October 25, 2020

The Editor speaks: Dave Martins and me

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Colin Wilson2webA friend who got a “real kick” out of it because I am mentioned in the writer’s blog sent the following to me:

Only the English

By Dave Martins

Frankly speaking, as my columnist friend Alan Fenty would say, I have mixed feelings about the English. There was definitely a time in my early years in Guyana when, to use an English expression, I did not take tea with them. The background to that was generally their behaviours in the Empire’s colonial ventures, but specifically from personal experiences with some of the ones employed on the sugar estates in West Demerara, and in certain offices in town, so that by the time I was a grown man I had a clear anti-English bias. Travelling from Toronto in the Tradewinds years, I was at the stage where I would even sometimes find myself being irritated by hearing that “holier than thou” accent emanating from a nearby passenger; resentment was in play. Over time, however, based largely on encountering several of them outside, I have come to see the other side of the English, and while I don’t yet number any of them in my close friends, I have come to recognize my early antipathy as prejudice. In addition, the people are long gone from our environment, and while I agree we should never forget the evils of the past I would contend that we also cannot continue to live there; I’ve moved on.

Dave MartinsFrom an even wider stance, while I accept that the colonial era visited us with some atrocities, taken as a whole the evidence is there that in many instances Caribbean people also drew into our culture certain aspects of the English way – jurisprudence; dedicated public service; manners; cricket and soccer – while at the same time rejecting others: their reserve, their love for lawn bowling and English music hall melodies, and their awkward dancing, e.g., Mick Jagger. We also gave thumbs down to warm beer, bangers and mash, and, thank God, English cuisine generally. Indeed, after last week’s column, “Whatever Happened?” which looked back at early Guyana, several readers, some of them in blogs, expressed the debatable view that our country was better off in its British Guyana dispensation and cited several of the aspects mentioned above to bolster their case.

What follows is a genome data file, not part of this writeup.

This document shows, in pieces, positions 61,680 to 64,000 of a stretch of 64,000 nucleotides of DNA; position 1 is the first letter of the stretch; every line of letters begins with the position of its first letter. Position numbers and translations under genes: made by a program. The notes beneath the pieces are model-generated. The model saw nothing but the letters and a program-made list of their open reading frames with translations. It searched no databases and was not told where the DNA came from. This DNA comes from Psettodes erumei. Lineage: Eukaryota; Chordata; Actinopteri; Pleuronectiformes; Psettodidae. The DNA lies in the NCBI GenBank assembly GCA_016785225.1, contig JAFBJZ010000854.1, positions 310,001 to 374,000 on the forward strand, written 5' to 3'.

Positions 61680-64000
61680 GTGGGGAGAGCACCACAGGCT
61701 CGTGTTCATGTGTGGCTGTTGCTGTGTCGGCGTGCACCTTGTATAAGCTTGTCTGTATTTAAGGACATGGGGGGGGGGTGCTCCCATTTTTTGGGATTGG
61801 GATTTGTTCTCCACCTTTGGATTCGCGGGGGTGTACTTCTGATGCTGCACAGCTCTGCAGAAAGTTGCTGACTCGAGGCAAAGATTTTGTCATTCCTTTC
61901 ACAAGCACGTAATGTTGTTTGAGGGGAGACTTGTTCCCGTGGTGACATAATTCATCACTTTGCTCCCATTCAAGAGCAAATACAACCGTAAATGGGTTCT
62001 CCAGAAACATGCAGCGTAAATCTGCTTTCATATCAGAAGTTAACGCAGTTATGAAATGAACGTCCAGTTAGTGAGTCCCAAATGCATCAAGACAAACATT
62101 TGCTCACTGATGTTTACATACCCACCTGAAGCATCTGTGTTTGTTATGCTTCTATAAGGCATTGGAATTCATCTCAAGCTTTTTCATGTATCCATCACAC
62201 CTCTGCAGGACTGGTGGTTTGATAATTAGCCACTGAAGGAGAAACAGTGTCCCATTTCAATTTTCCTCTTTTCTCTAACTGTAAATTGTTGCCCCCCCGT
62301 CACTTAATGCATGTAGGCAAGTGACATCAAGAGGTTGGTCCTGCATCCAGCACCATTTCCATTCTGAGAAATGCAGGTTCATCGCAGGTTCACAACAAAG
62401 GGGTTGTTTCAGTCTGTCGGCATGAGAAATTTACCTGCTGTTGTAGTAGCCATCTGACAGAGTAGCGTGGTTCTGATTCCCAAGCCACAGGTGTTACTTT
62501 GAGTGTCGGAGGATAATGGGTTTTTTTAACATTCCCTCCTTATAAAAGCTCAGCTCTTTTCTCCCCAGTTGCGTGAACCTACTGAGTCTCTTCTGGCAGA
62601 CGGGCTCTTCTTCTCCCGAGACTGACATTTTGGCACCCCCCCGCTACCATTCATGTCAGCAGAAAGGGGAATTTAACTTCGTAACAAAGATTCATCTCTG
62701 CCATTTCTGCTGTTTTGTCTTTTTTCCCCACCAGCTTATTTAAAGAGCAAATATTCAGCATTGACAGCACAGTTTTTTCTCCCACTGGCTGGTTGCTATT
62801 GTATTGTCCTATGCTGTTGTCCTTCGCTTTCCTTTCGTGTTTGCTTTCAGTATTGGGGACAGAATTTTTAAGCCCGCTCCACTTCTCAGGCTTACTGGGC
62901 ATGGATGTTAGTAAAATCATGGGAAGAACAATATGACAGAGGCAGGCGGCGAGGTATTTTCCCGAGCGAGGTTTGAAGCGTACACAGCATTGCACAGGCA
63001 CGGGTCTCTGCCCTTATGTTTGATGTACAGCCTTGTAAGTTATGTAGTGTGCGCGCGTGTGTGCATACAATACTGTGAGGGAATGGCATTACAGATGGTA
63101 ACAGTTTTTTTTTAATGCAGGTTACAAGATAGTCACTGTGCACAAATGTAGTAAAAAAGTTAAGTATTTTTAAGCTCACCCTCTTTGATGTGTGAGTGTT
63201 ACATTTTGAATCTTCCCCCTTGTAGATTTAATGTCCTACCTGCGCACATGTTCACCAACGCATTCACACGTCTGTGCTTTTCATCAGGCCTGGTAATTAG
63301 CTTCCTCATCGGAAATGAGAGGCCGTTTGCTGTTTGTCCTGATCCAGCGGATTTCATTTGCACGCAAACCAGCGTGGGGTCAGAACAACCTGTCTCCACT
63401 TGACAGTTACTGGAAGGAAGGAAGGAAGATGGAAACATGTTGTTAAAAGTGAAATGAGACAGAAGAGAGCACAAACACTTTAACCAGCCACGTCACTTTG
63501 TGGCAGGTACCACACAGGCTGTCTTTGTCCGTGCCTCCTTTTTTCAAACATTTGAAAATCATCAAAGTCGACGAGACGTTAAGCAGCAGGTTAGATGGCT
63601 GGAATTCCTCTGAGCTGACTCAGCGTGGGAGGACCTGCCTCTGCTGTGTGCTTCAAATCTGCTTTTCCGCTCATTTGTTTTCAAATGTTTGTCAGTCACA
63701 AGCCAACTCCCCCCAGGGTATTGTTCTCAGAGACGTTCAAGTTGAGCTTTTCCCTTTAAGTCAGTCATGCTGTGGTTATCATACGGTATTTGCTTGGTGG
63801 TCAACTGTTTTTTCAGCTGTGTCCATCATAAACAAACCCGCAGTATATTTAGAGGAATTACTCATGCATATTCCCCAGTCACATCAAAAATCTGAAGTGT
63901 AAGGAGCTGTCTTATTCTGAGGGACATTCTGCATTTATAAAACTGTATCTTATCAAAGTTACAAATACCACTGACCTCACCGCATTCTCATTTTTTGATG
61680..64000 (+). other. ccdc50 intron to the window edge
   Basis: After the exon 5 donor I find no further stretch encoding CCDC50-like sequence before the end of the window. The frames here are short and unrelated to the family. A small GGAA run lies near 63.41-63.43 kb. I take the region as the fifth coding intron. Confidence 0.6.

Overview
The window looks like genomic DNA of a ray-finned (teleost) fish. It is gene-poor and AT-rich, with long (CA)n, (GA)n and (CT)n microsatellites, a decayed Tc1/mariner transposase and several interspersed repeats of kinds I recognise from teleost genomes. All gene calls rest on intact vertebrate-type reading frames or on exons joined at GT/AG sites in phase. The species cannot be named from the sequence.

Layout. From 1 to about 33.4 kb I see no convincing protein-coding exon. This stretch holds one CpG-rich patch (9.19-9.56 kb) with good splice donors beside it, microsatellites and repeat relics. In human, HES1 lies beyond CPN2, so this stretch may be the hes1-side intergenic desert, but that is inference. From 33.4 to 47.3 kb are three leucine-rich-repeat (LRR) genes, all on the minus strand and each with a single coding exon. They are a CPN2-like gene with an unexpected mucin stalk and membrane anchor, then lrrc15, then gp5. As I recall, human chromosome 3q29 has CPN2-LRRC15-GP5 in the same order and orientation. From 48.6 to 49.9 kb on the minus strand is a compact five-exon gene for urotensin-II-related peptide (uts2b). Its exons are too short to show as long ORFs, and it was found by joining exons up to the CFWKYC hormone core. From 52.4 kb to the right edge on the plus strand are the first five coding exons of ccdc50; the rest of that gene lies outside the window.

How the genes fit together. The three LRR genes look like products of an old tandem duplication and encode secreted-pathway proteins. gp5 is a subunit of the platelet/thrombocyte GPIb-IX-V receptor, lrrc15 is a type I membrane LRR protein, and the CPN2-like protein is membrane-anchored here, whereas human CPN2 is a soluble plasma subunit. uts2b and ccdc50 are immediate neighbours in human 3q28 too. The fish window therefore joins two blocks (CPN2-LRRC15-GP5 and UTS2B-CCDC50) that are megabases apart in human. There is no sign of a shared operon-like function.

My more narrow point here is that in my wider adult experiences with the English outside of Guyana (perhaps a different strata came here) I have found them to be generally a gregarious group (okay, there is the occasional snob), and what is particularly appealing is their sense of humour which is a trait that is almost a prerequisite for me in my friends. One can only be impressed by a people who can take the most delicate or controversial matter and find the humourous element in it that seems to be invisible to other societies. And I’m not referring here to the professional comedians such as John Cleese, Terry Thomas, Monty Python, et al; the ordinary English bloke is naturally adept at hitting your funny bone; it’s a specialty of theirs. Also, ironically, it is the very accent that grates on my nerves with its condescension which can then turn a benign phrase into something quite hilarious.